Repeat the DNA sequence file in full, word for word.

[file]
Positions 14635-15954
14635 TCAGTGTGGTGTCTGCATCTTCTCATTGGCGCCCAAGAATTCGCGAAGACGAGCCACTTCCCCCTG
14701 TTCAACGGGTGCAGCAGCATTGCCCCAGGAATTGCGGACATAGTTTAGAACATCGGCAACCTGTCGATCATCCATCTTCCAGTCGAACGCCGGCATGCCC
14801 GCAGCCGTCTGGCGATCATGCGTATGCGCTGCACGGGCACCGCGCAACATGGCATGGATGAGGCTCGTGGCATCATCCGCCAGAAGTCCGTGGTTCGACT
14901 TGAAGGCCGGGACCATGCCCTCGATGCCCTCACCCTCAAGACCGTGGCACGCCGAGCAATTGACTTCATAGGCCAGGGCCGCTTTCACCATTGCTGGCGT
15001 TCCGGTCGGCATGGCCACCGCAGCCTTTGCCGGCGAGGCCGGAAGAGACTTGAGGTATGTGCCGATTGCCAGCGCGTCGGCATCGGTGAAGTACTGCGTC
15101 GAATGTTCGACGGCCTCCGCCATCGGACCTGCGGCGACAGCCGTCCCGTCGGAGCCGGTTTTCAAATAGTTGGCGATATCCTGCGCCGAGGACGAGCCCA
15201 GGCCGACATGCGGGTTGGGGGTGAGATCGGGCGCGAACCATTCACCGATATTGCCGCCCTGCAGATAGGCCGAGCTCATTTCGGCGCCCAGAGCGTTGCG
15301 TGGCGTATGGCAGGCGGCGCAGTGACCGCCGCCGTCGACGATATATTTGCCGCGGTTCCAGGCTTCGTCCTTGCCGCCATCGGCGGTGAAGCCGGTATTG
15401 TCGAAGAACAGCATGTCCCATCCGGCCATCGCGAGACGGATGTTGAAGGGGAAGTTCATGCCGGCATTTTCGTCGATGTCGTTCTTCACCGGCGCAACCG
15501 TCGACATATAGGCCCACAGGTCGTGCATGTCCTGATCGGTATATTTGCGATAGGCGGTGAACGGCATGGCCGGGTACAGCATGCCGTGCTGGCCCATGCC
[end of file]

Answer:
Positions 14635-15954
14635 TCAGTGTGGTGTCTGCATCTTCTCATTGGCGCCCAAGAATTCGCGAAGACGAGCCACTTCCCCCTG
14701 TTCAACGGGTGCAGCAGCATTGCCCCAGGAATTGCGGACATAGTTTAGAACATCGGCAACCTGTCGATCATCCATCTTCCAGTCGAACGCCGGCATGCCC
14801 GCAGCCGTCTGGCGATCATGCGTATGCGCTGCACGGGCACCGCGCAACATGGCATGGATGAGGCTCGTGGCATCATCCGCCAGAAGTCCGTGGTTCGACT
14901 TGAAGGCCGGGACCATGCCCTCGATGCCCTCACCCTCAAGACCGTGGCACGCCGAGCAATTGACTTCATAGGCCAGGGCCGCTTTCACCATTGCTGGCGT
15001 TCCGGTCGGCATGGCCACCGCAGCCTTTGCCGGCGAGGCCGGAAGAGACTTGAGGTATGTGCCGATTGCCAGCGCGTCGGCATCGGTGAAGTACTGCGTC
15101 GAATGTTCGACGGCCTCCGCCATCGGACCTGCGGCGACAGCCGTCCCGTCGGAGCCGGTTTTCAAATAGTTGGCGATATCCTGCGCCGAGGACGAGCCCA
15201 GGCCGACATGCGGGTTGGGGGTGAGATCGGGCGCGAACCATTCACCGATATTGCCGCCCTGCAGATAGGCCGAGCTCATTTCGGCGCCCAGAGCGTTGCG
15301 TGGCGTATGGCAGGCGGCGCAGTGACCGCCGCCGTCGACGATATATTTGCCGCGGTTCCAGGCTTCGTCCTTGCCGCCATCGGCGGTGAAGCCGGTATTG
15401 TCGAAGAACAGCATGTCCCATCCGGCCATCGCGAGACGGATGTTGAAGGGGAAGTTCATGCCGGCATTTTCGTCGATGTCGTTCTTCACCGGCGCAACCG
15501 TCGACATATAGGCCCACAGGTCGTGCATGTCCTGATCGGTATATTTGCGATAGGCGGTGAACGGCATGGCCGGGTACAGCATGCCGTGCTGGCCCATGCC